Have you heard the rumor? You should eat fish twice a week… is that true? What kind of fish? Are all fish created equal?
Let’s talk about some of the health benefits of fish and how to make the right selection at your local grocery store.
The GOOD: Nutrient Powerhouse
One of the primary reasons it is recommended to eat fish twice a week is because it is one of the best sources of omega-3 fatty acids, more specifically EPA and DHA. Your body needs fatty acids to function correctly, but having the right balance between omega 3 fatty acids and omega 6 fatty acids is essential. The “SAD” or Standard American Diet is rich in omega 6s (vegetable oils and animal products) which in excess can trigger inflammation and low in omega 3 fatty acids which help to reduce inflammation and thin the blood to prevent a cardiovascular event.
Studies show that eating omega 3’s can support:
- heart disease & high blood pressure
- fetal development
- brain and eye health
And more!!! Besides omega 3’s, fish are also a great source of other nutrients such as protein, B vitamins, vitamin D, selenium, potassium, and zinc.
The BAD: Contamination Concerns
While seafood is an excellent addition to your diet, it is important to be aware of which fish have the highest levels of mercury.
A high mercury diet combined with poor detoxification can lead to heavy metal toxicity or mercury poisoning; which can cause fatigue, heart disease, and Alzheimer’s disease.
Mercury is a natural element in the environment and if that were the only mercury found in fish we wouldn’t have as many problems. However, our seafood is even more contaminated due to our industrial activity; the greenhouse gases from factories, cars, construction etc. makes its way into bodies of water where it then is absorbed into the marine life. Now, this doesn’t mean you shouldn’t eat fish anymore! The trick is to limit the larger fish on the food chain (they tend to have more mercury compared to their smaller counterparts).
If you’re concerned about mercury in your fish here are some to avoid:
- Bluefin tuna
- King mackerel
- Orange Roughy
- Wild sturgeon
- Bigeye tuna
Keep this reference on hand for the next time you go to get sushi!
Farm Raised vs. Wild Caught
Another hot debate is whether people should purchase farm raised fish or wild caught fish. If you’re like me, initially wild caught fish sounded “healthier”, but that may not be the case. When choosing fish, you have to take into consideration where and how the product is fished or farmed, nutritional value and even the cost. It really depends on what type of fish you like to eat and where it was sourced from.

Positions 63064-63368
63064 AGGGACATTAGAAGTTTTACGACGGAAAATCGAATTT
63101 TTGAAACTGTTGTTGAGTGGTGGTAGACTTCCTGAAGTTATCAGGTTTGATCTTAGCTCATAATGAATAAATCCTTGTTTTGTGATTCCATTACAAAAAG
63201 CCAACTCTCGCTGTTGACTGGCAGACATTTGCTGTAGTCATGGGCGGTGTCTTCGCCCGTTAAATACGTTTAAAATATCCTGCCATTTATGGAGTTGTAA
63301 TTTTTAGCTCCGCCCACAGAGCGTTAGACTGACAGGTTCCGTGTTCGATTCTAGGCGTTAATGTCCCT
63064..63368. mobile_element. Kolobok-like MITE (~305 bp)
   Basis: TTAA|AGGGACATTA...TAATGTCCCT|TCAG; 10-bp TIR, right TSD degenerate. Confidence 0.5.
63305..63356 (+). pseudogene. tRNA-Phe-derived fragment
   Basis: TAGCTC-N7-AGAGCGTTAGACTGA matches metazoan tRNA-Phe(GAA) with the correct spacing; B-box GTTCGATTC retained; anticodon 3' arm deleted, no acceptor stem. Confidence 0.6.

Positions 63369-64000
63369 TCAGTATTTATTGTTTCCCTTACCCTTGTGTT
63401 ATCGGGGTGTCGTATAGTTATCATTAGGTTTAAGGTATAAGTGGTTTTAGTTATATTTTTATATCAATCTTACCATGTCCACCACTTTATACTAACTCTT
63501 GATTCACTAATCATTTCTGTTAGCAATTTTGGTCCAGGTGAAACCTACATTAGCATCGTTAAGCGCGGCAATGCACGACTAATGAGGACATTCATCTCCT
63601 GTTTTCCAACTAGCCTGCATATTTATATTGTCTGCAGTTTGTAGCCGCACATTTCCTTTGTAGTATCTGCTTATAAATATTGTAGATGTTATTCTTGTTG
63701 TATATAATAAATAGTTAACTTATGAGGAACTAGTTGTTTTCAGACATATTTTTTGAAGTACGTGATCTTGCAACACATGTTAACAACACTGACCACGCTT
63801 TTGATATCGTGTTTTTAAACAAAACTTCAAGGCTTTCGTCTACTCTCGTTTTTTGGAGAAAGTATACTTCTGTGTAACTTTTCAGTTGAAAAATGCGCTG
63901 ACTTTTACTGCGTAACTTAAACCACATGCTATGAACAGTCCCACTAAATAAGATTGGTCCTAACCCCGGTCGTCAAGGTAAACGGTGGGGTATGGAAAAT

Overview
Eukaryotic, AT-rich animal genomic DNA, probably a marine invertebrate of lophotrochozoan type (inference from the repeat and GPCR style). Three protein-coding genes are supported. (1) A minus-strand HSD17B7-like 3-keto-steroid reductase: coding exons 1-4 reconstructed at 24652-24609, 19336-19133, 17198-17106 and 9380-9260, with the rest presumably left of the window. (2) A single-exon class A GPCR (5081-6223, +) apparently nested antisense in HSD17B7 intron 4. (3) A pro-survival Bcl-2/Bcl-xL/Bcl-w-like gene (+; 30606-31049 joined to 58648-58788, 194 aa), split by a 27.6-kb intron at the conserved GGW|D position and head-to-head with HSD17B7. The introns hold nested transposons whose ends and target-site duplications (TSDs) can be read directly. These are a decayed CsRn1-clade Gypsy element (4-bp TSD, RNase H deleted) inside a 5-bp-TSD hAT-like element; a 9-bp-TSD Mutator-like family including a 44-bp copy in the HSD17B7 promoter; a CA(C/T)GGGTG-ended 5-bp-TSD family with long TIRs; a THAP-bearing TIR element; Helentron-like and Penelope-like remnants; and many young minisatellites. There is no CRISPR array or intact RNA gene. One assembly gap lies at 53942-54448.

Farm Raised Fish: Farm raised fish are bred in tanks, pens, and other enclosures. Its important to remember like all things not all fish farms have the same standards. Dirty water, spread of disease between fish, consumption of feces- are all things to take into consideration. Recently, people have become aware that some farm raised fish are fed genetically modified foods such as corn and soy and given antibiotics to keep fish healthy (YUCK!). Although this doesn’t mean there aren’t any farms out there with high standards. Suppliers such as Whole Foods supplement their fish with high quality food, and raise them sustainably. In these cases, farm raised fish may not be a bad option.
Wild Caught Fish: Wild caught fish are taken from their natural habitat where they feed on a diet of small fish and algae in their environment. Because farm raised fish are at times supplemental with high quality nutrients, the difference in nutrients between wild and farm raised fish is not as big as you might think. If you use the USDA Food Composition Database and compare the minerals, vitamins, and omega 3’s of farm raised salmon versus wild caught salmon you’ll see that the nutrient contents are pretty similar. Although, what’s better than eating fish from its natural environment? Not much, as long as we keep our environment clean… thats a whole other conversation.
So What Type of Fish Should You buy?
This is not a black and white answer.
I tend to choose fish with the highest omega 3s, such as mackerel, lake trout, salmon, sardines, and herring.
For those who don’t like fish there are fish oil supplements you can take to get your daily recommendation of omega 3 fatty acids. But remember there are plenty of fish in the sea! If you don’t like one kind of fish you may like another! The best resource to help you make your decision is the Seafood Watch Program by the Monterey Bay Aquarium. Their website provides recommendations for the best choices as well as some alternatives!